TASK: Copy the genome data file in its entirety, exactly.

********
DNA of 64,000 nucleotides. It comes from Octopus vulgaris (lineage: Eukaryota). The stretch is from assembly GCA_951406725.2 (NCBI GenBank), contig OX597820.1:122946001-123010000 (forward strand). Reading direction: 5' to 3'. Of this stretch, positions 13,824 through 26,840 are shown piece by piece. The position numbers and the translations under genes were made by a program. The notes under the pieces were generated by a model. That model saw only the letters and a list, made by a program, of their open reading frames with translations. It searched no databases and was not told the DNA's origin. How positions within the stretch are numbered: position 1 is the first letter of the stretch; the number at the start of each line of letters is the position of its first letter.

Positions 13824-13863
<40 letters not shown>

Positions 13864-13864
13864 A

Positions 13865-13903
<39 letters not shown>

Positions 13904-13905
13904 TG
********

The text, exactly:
DNA of 64,000 nucleotides. It comes from Octopus vulgaris (lineage: Eukaryota). The stretch is from assembly GCA_951406725.2 (NCBI GenBank), contig OX597820.1:122946001-123010000 (forward strand). Reading direction: 5' to 3'. Of this stretch, positions 13,824 through 26,840 are shown piece by piece. The position numbers and the translations under genes were made by a program. The notes under the pieces were generated by a model. That model saw only the letters and a list, made by a program, of their open reading frames with translations. It searched no databases and was not told the DNA's origin. How positions within the stretch are numbered: position 1 is the first letter of the stretch; the number at the start of each line of letters is the position of its first letter.

Positions 13824-13863
<40 letters not shown>

Positions 13864-13864
13864 A

Positions 13865-13903
<39 letters not shown>

Positions 13904-13905
13904 TG